This photo taken Nov. 25, 2013 shows microbiologist Dr. Molly Freeman pulling Listeria bacteria from a tube to be tested for DNA fingerprinting in a foodborne disease outbreak lab at the federal Centers for Disease Control and Prevention in Atlanta. The nation’s disease detectives are beginning a program to try to outsmart outbreaks by routinely decoding the DNA of deadly bacteria and viruses. The initial target: Listeria, a kind of bacteria that’s the third-leading cause of death from food poisoning, and one that’s especially dangerous to pregnant women.
This photo taken Nov. 25, 2013 shows microbiologist Dr. Molly Freeman pulling Listeria bacteria from a tube to be tested for DNA fingerprinting in a foodborne disease outbreak lab at the federal Centers for Disease Control and Prevention in Atlanta. The nation’s disease detectives are beginning a program to try to outsmart outbreaks by routinely decoding the DNA of deadly bacteria and viruses. The initial target: Listeria, a kind of bacteria that’s the third-leading cause of death from food poisoning, and one that’s especially dangerous to pregnant women. David Goldman AP
This photo taken Nov. 25, 2013 shows microbiologist Dr. Molly Freeman pulling Listeria bacteria from a tube to be tested for DNA fingerprinting in a foodborne disease outbreak lab at the federal Centers for Disease Control and Prevention in Atlanta. The nation’s disease detectives are beginning a program to try to outsmart outbreaks by routinely decoding the DNA of deadly bacteria and viruses. The initial target: Listeria, a kind of bacteria that’s the third-leading cause of death from food poisoning, and one that’s especially dangerous to pregnant women. David Goldman AP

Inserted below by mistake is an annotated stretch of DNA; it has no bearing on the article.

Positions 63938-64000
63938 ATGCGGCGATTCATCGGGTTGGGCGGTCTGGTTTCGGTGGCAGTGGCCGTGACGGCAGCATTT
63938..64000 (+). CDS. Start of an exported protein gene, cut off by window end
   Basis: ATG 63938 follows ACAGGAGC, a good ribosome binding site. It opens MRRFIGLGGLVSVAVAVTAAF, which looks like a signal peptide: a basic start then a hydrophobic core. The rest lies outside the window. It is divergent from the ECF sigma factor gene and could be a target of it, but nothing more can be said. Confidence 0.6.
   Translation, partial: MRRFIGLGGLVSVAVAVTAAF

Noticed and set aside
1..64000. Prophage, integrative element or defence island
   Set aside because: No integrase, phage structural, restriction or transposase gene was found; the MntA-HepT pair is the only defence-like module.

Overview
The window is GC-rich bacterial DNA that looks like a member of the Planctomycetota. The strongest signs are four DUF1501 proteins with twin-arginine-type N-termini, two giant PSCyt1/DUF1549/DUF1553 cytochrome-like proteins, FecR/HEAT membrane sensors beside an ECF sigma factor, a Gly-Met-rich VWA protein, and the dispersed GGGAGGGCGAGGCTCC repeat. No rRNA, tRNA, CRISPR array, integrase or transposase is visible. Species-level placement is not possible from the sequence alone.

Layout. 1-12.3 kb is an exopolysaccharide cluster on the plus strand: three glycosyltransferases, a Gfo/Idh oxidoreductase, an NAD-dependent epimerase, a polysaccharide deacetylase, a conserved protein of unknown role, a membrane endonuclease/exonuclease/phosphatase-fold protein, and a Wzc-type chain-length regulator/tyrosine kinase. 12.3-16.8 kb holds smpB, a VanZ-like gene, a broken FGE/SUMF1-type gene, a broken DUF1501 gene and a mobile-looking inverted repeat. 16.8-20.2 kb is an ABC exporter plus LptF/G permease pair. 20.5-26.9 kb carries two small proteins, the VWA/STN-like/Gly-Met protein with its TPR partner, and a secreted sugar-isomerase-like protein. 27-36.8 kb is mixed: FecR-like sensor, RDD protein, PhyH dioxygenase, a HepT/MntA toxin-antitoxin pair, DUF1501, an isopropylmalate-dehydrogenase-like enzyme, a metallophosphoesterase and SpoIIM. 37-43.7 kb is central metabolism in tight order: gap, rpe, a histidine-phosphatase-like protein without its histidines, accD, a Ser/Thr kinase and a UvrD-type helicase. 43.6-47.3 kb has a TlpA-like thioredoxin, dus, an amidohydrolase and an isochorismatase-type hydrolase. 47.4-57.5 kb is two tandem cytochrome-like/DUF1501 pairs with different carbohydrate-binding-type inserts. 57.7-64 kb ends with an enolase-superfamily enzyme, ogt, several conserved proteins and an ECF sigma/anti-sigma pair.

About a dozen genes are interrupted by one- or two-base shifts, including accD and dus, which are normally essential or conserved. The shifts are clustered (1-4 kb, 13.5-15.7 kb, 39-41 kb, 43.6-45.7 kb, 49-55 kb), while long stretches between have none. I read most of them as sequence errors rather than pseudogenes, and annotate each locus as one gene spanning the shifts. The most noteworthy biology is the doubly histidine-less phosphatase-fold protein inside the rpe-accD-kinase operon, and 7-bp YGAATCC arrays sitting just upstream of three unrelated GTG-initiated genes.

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Bakersfield apple producer identified as a source in listeria outbreak

January 09, 2015 04:22 PM

UPDATED January 09, 2015 04:54 PM

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The Sacramento Bee's team of health reporters covers California health care, medicine and healthy living, with an emphasis on public health and under-served communities.

Sammy Caiola: Health care and healthy living. Reach her at scaiola@sacbee.com or 916-321-1636. Twitter: @SammyCaiola

Claudia Buck: Public health and consumer issues. Reach her at cbuck@sacbee.com or 916-321-1968. Twitter: @Claudia_Buck

Funding for this reporting is paid, in part, by The California Endowment, a private foundation that promotes healthy communities through grants and education. All coverage decisions are made by The Bee.